love-vine, is a species of obligate parasitic vine in the family Lauraceae. The species has a native pantropical distribution encompassing the Americas, Indomalaya, Australasia, Polynesia and tropical Africa In the Caribbean region, it is one of several plants known as "Love vine" because it has a reputation as an aphrodisiac.
Love Vine is a very distinctive vine which can sometimes be confused with Amar Bel. Like Amar Bel, Love Vine is also parasitic on plants. Stems are twining, pale green to yellow-green to orange, thread-like, smooth or velvety. Alternately arranged leaves are about 1 mm. Flowers are borne in spikes, rarely singly, and look like small white balloons. Actual flowers are very tiny, less than 2 mm - the ovary is first exposed and later becomes enveloped by the enlargement and overgrowth of the sepal tube. Fruit is ovoid to spherical, size of a large pea, smooth, green or orange-red on maturing, rarely white, commonly drying black. Love Vine is found throughout the tropical world. Flowering: April-July.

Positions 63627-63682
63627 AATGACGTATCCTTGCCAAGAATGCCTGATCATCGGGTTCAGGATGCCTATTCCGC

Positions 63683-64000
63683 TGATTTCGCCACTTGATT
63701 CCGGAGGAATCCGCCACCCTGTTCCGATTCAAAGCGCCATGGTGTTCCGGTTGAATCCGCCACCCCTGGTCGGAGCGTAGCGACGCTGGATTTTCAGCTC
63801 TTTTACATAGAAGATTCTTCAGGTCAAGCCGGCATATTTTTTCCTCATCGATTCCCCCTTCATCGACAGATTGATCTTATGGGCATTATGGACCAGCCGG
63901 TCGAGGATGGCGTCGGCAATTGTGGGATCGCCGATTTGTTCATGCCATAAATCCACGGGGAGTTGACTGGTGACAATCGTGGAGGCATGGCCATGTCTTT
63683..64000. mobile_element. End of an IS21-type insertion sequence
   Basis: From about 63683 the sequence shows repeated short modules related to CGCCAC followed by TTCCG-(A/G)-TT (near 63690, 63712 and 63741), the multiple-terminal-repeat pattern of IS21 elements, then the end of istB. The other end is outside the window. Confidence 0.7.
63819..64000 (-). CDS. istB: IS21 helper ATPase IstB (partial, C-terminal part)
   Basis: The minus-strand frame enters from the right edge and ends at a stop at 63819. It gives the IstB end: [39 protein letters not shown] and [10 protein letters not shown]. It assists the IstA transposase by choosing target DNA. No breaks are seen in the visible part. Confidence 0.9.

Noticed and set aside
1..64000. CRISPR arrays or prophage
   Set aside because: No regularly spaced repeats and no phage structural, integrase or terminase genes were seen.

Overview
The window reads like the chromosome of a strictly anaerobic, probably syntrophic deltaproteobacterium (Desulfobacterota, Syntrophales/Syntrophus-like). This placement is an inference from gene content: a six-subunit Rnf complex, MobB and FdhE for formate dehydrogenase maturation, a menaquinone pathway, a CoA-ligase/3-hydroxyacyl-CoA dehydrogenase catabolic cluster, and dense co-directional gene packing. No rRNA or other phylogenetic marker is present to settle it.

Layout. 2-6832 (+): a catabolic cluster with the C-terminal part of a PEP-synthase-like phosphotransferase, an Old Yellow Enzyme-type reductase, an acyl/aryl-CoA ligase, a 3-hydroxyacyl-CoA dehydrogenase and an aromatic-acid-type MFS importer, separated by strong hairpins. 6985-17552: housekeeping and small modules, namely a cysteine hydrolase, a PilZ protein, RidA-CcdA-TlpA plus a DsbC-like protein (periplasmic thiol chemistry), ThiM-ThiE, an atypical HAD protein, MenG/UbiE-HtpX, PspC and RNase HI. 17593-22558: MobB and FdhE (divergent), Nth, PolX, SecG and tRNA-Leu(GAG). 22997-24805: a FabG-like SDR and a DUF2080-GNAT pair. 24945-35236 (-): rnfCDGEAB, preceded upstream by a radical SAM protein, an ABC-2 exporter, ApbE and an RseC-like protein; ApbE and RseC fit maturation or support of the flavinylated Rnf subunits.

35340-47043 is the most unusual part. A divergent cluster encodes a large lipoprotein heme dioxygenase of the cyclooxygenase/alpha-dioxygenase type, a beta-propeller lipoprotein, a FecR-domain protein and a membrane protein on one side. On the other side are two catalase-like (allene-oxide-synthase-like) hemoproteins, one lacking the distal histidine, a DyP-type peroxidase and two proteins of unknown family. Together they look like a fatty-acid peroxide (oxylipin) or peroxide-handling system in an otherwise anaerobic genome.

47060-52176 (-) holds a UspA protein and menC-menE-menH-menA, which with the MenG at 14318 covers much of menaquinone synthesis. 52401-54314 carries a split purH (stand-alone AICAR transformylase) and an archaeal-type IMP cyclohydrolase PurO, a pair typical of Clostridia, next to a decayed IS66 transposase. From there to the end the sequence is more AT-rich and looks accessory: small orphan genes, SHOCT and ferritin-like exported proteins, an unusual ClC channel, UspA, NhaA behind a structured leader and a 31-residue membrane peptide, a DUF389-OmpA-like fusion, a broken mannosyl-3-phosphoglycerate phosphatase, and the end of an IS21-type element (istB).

The plant is astringent, diuretic, emmenagogue and tonic
It has a long history of use in traditional medicine, being used in many areas to treat a wide range of complaints.
The whole plant, but especially the stem, contains a series of alkaloids, tannins, saponins and leucanthocyanins. Several of the alkaloids show pharmacological activities when tested in isolation.
An infusion of the stems is used in the treatment of digestive problems such as indigestion, biliousness and diarrhoea; feverish conditions including malaria; urinary system problems, including nephritis and oedema; headache, hepatitis, piles, sinusitis and spermatorrhoea.
It is also often used by women to stimulate menstruation, hasten parturition and to suppress lactation after a stillbirth. The pounded stems are given as a vermifuge and for other intestinal troubles.
A decoction of the stems is drunk to relieve itch and eczema.